Valterra Resource Corp. (VQA.V) has been a semi-dormant company for a while but that seems to be changing now with the acquisition of a Brazilian gold project. The laterite project is located in an area where small-scale and artisanal mining is booming, and Valterra appears to be confident it can hit the ground running and perhaps set up a small-scale mining operation in the not so distant future.
In order to fully understand the acquisition and the potential at the Lima project, we sat down with Joe Kizis and Rob McDonald, the two main geologists at the Manex group of companies to listen to their interpretations and expectations.
At the end of May, you announced Valterra had entered into an agreement to acquire the Lima gold project in Brazil for C$500,000 through the outright acquisition of a Brazilian company. How did you stumble upon this project?
One of Valterra’s long-term European investors is part of the group that created the Brazilian company whose goal was to accumulate several relatively small, but high-margin “Laterite” gold deposits. VQA’s management and technical team agreed with the premise and agreed to combine the private company’s engineering, financial, and on-the-ground Brazilian business expertise with Valterra’s public Canadian market, promotion, and geologic expertise to make the idea work.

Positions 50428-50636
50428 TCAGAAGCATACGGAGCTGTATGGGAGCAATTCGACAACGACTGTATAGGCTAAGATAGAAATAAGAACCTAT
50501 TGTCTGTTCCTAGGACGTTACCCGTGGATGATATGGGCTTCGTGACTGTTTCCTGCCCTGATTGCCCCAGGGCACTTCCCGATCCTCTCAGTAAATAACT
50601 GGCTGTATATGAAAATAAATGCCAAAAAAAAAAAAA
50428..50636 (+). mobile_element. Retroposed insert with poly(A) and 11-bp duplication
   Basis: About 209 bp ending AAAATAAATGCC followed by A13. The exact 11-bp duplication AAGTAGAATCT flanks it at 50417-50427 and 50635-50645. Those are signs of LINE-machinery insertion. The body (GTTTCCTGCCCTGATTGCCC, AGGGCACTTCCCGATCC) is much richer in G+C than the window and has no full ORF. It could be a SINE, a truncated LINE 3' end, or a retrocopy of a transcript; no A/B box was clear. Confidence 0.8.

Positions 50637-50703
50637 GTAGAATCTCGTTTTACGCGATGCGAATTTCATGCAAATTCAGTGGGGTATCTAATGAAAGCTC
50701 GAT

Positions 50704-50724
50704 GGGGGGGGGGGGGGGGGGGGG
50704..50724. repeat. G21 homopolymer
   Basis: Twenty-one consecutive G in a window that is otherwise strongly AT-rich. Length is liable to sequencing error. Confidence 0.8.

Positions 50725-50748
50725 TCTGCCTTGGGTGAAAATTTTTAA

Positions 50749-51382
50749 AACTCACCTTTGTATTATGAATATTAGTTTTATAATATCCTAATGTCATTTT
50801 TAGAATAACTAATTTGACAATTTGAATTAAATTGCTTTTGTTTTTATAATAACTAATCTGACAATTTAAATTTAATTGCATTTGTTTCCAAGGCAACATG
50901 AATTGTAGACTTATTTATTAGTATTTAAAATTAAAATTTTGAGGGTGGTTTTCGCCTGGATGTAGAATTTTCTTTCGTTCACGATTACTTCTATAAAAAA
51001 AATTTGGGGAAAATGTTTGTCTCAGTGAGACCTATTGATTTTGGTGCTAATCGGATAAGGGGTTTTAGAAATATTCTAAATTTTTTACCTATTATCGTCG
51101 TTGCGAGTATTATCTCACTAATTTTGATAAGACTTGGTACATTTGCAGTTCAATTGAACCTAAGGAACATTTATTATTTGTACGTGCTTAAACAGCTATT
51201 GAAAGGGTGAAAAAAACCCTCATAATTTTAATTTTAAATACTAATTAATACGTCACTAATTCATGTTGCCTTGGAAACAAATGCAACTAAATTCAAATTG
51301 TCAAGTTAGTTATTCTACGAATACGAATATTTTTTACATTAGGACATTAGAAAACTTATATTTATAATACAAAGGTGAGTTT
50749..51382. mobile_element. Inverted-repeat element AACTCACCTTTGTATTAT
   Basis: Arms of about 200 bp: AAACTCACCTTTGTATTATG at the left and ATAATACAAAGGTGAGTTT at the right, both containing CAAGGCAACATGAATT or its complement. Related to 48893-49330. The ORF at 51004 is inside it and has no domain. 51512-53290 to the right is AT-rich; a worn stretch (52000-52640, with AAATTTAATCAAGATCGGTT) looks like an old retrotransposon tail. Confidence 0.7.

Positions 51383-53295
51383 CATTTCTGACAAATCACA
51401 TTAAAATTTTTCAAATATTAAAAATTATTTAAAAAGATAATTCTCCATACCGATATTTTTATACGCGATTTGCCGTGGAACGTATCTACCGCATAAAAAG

Laterite gold deposits can be highly profitable. They formed in a strongly weathered environment, which makes them simple to mine and simple to process. Often the gold grades are highest close to the surface, just below a thin leached zone.
Can you elaborate on the Poconé gold belt regarding its history, the current activities and how your new project fits the bill to apply a more ‘professional’ exploration approach?
The Pocone-Cuiaba Gold belt has reportedly produced 6-12 million ounces of gold, generally averaging 1 to 2 g/t. The Pocone district itself comprises 17 operations producing 250,000 ounces annually. Mining to date has been by artisanal miners, and exploration has basically occurred by trenching to test for gold along trends. A few professional papers on the geology of these deposits describe complex geology processes followed by a gold-mineralizing event along faults that simply cut across that complex geology, which simplifies prospecting.
The Lima project is only 172 hectares, which is less than two square kilometers. Does the limited size of the property have a negative impact on your exploration plans? Do you plan on adding claims to increase the project to a more respectable size?